World faces a ‘staggering’ obesity crisis
This comes after research released last month suggested almost a quarter of the world’s population will be obese in less than 30 years.
If obesity trends continue, 22 per cent of people around the world will be severely overweight by 2045, up from 14 per cent last year, a study found.
One in eight people, rather than today’s one in 11, are also expected to develop type 2 diabetes, the research adds.
Lead author Dr Alan Moses, from the Denmark-based pharmaceutical company Novo Nordisk, said: ‘These numbers underline the staggering challenge the world will face in the future in terms of numbers of people who are obese, or have type 2 diabetes, or both.
‘As well as the medical challenges these people will face, the costs to countries’ health systems will be enormous.’
People with type 2 diabetes have an average life expectancy of just 55 due to them being at a much higher risk of heart attacks, stroke and kidney disease.
JUICE AND MILKSHAKE MANUFACTURERS ARE URGED TO SLASH SUGAR AND CALORIES FROM POPULAR DRINKS
Juice and milkshake manufacturers are urged to slash sugar and calories from popular drinks to combat childhood obesity.
Public Health England (PHE) has challenged companies selling juice-based drinks to cut their sugar content by five per cent by mid-2021.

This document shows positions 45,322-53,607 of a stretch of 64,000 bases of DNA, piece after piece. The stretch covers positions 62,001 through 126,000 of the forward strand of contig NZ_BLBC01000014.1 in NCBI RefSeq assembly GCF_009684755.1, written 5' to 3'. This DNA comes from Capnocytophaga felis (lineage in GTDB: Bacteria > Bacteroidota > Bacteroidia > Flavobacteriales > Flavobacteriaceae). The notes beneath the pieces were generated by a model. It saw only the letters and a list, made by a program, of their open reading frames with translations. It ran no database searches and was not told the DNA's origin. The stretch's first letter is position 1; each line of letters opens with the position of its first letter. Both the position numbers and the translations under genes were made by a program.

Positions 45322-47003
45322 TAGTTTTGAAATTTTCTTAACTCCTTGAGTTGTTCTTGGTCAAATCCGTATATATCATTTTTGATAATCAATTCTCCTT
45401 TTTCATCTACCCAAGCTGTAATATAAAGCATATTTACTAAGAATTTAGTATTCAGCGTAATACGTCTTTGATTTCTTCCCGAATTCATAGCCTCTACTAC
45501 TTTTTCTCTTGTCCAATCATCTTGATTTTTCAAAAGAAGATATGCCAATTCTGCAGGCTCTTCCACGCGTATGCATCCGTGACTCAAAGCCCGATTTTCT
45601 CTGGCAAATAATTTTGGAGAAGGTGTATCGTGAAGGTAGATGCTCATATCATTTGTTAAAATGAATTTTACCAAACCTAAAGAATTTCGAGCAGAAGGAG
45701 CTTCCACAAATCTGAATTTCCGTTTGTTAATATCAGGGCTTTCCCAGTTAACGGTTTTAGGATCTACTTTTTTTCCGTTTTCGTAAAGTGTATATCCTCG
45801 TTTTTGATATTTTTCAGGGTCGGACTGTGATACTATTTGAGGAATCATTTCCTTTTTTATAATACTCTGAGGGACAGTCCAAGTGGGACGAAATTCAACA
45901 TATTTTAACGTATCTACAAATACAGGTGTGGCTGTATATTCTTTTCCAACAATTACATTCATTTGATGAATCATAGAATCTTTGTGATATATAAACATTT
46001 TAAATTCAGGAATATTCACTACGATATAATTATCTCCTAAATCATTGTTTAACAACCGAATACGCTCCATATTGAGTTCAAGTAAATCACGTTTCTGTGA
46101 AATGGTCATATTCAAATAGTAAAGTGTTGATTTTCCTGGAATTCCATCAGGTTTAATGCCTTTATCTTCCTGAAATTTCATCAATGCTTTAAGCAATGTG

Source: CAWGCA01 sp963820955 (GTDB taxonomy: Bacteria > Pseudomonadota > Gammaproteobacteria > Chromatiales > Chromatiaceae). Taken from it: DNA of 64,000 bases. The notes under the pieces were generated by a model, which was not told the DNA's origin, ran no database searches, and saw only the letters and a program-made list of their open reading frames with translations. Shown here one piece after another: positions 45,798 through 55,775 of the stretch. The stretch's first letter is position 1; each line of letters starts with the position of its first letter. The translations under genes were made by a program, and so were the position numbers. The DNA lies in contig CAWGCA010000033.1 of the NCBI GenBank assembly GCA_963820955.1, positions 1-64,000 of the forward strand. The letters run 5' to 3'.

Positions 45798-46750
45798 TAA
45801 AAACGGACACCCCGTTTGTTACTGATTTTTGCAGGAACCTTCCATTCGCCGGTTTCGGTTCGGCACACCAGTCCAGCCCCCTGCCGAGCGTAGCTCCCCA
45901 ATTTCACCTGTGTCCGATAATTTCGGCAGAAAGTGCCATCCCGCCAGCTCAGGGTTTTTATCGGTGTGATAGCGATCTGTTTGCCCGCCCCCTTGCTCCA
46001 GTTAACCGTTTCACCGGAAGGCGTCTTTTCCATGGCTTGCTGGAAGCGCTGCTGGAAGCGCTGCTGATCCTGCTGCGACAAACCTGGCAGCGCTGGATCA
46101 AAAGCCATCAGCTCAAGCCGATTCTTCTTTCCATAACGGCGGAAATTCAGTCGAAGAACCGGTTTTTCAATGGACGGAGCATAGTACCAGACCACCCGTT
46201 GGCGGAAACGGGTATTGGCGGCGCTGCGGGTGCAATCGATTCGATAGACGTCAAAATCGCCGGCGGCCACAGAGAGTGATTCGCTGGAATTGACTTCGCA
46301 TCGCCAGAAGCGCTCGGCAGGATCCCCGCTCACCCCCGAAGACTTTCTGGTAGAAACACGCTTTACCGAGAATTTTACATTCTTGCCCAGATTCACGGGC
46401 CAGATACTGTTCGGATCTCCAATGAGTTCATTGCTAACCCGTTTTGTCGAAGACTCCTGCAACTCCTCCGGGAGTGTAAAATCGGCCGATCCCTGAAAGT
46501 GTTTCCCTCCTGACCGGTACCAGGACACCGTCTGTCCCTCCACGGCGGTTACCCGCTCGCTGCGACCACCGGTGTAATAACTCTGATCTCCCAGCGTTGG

Drinks that are designed to be ‘consumed in one go’, such as smoothies, should contain no more than 300 calories.
PHE is also urging milkshake manufacturers to reduce their drinks’ sugar levels by 20 per cent and cap calories at 300.
Jamie Oliver’s website featured a recipe for a milkshake six times over the sugar limit just weeks after slamming the sweet drinks and calling for them to be heavily taxed.
Drinks with more than 8g per 100ml are taxed 24p per litre. Those containing 5-to-8g of sugar per 100ml are hit with a lower tax of 18p per litre.
Pure fruit juices are exempt due to them not carrying added sugar. Drinks with a high milk content are also not taxed because they contain a lot of calcium.
PHE, which is working to reduce childhood obesity, claims fruit juice alone makes up 10 per cent of the sugar consumed by four to 18-year-olds.
Public Health England has challenged juice and milkshake manufacturers to cut their drinks’ sugar and calorie contents by mid-2021 to reduce children’s sugar intakes
Samantha Montel, PHE nutritionist, said: ‘Milkshakes, hot chocolates and juice drinks can make a significant contribution to children’s sugar intakes.
‘Consuming too much sugar is one of the main causes of children leaving primary school overweight or obese and suffering with tooth decay.
‘The drinks industry has a key role to play in helping to tackle this by reducing the amount of sugar we buy and consume.
‘We’ve already seen positive signs from this sector and hope to see them step up even more to the challenge.’
The health body added the drinks industry can achieve its recommendations by reducing sugar in their products, making smaller portion sizes or encouraging customers to purchase lower-sugar alternatives.
PHE claims juice and milk-based drinks’ exemption from the soft drinks industry levy will be reviewed by the Government in 2020.